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'Loveint': NSA letter discloses employee eavesdropping on girlfriends, spouses

The National Security Agency for the first time has admitted that some of their employees have spied on their girlfriends, boyfriends and spouses, listening to phone calls and checking emails without cause, known internally as LOVEINT, or love intelligence. NBC's Michael Isikoff reports.

National Security Agency employees improperly eavesdropped on the phone calls of girlfriends, boyfriends, husbands, wives and spouses and engaged in other "intentional" abuses of their authority on 12 occasions since 2003, according to a newly released letter by the agency's inspector general. 

The agency also has two open investigations into alleged misuse of its eavesdropping authorities and is reviewing a third one for possible investigation, according to a letter by NSA inspector general Dr. George Ellard.

Ellard's letter – in response to an inquiry by GOP Sen. Charles Grassley – was prompted by media reports that NSA employees at times have been caught in what is informally known as "loveint" – collecting intelligence on love interests. But until now, the specific examples and the frequency of such cases have never been disclosed by the NSA.

In one case revealed by Ellard, an NSA employee for five years snooped on the phone calls of nine female foreign nationals "without a valid foreign intelligence purposes." In another, 2011 instance, an NSA employee admitted it was "her practice" to eavesdrop on foreign phone numbers "she obtained in social settings" in order to ensure she was not talking to “shady characters.'' Both employees resigned before any disciplinary action could be taken.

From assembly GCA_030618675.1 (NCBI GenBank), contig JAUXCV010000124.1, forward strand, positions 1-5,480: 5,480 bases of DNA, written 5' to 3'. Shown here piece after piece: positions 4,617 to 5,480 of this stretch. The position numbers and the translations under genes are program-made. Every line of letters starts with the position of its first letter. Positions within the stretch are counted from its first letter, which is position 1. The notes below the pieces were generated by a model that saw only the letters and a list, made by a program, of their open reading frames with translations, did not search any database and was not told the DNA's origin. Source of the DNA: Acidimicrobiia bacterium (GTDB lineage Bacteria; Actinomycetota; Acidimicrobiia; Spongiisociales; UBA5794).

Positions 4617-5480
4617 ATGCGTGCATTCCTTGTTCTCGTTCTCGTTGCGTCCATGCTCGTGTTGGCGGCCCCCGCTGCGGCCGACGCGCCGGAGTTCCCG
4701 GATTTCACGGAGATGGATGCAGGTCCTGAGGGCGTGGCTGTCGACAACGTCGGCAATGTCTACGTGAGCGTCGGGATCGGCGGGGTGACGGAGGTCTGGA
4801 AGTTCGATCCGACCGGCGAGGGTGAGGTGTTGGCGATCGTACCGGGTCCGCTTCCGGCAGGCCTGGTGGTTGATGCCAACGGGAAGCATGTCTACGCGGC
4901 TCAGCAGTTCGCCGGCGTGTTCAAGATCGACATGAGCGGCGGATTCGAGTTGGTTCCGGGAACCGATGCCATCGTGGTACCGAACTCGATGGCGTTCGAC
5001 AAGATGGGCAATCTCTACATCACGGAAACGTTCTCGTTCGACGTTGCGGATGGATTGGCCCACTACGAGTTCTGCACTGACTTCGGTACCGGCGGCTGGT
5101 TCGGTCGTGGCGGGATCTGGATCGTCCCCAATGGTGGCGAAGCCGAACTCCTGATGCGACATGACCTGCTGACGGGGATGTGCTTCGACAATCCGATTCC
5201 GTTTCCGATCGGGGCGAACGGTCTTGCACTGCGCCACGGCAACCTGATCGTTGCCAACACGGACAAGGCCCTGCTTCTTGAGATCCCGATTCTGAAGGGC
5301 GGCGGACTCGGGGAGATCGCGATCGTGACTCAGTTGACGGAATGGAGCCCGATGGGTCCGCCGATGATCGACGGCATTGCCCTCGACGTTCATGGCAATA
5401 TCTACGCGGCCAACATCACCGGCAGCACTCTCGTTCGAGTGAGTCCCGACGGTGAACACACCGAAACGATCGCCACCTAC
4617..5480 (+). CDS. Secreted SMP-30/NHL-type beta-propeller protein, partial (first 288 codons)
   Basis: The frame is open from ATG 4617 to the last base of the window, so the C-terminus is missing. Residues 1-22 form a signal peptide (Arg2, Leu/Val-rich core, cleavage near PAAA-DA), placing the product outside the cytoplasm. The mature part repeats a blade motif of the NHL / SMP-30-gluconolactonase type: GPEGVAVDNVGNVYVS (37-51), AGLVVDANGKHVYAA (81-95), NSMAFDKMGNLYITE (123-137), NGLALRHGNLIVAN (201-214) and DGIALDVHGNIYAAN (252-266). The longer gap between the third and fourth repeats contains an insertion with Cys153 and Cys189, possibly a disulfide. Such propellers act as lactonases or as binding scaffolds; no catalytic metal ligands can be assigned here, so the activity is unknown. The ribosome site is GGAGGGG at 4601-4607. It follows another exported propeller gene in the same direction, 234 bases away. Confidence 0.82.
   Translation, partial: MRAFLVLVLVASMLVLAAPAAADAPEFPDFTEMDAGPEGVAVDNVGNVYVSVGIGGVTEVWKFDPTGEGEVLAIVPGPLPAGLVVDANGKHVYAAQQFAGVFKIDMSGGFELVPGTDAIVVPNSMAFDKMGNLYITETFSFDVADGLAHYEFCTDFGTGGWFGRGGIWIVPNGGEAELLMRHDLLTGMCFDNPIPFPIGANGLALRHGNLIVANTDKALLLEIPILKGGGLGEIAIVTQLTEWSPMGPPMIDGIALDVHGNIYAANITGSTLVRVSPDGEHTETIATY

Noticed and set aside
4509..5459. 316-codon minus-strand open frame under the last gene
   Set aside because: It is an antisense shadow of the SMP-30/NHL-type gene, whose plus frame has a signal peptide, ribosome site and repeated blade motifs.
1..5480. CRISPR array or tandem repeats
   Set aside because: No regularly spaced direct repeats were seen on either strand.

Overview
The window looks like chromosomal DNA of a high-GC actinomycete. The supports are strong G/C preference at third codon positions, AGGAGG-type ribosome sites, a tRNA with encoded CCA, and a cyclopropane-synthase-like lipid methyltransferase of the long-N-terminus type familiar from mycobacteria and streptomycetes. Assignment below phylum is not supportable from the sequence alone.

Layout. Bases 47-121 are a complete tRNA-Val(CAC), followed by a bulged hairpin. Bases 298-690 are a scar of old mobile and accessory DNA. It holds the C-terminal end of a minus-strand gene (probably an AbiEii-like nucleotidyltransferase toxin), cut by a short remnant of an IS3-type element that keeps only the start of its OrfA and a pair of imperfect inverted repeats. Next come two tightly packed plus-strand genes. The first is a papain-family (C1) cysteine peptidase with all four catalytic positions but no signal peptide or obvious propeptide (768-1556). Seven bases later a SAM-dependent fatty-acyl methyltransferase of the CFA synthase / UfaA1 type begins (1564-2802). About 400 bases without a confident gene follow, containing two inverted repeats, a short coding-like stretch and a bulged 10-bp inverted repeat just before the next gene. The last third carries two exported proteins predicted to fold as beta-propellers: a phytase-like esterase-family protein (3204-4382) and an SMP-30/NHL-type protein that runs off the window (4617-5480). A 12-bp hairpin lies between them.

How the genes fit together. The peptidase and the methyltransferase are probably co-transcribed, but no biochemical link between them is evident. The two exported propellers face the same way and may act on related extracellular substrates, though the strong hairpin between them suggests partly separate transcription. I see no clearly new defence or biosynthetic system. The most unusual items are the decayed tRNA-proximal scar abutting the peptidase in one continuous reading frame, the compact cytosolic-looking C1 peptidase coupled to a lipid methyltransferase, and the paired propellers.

"What's clear about the instances of abuse is that these have nothing to do with terrorism," said Anthony Romero, executive director of the American Civil Liberties Union. "This is about individuals prying into the private lives of the people closest to them. It's an abuse of government data that should not be in the government's hands."

Among other examples cited in Ellard's letter:

  • In 2011, an NSA employee acknowledged that "out of curiosity" he had tried to listen in on the phone calls of his girlfriend, a foreign national. The agency's system blocked him from doing so, but the employee did retrieve "metadata"-- records of time, date and duration of the girlfriend's phone calls. The subject's actions were referred to the Justice Department, which declined prosecution. 
  • In 2005, the NSA discovered that another NSA employee eavesdropped for a month "without an authorized purpose" on the phone calls of his foreign national girlfriend. The employee was trying to determine if she was "involved" with any foreign officials or engaged in other activities that "might get him in trouble." The employee retired before the investigation into his activities was finished.
  • In 2004, a NSA employee retrieved data on a foreign telephone number she had discovered on her husband's cell phone. The case was referred to the Justice Department for prosecution, but the employee resigned before any NSA discipline could be imposed. The letter does not address whether there was a prosecution effort.

Jason Reed / REUTERS

Gen. Keith Alexander, director of the National Security Agency, testifies Thursday at a Senate Intelligence Committee hearing in Washington. Alexander said that according to the agency's inspector general, "there have been only 12 substantiated cases of willful violations over 10 years, essentially one per year."

In testimony before the Senate Intelligence Committee on Thursday, NSA Director Gen. Keith Alexander said of allegations of agency abuses: "The press claims evidence of thousands of privacy violations. This is false and misleading. According to NSA's independent Inspector General there have been only 12 substantiated cases of willful violations over 10 years, essentially one per year. " 

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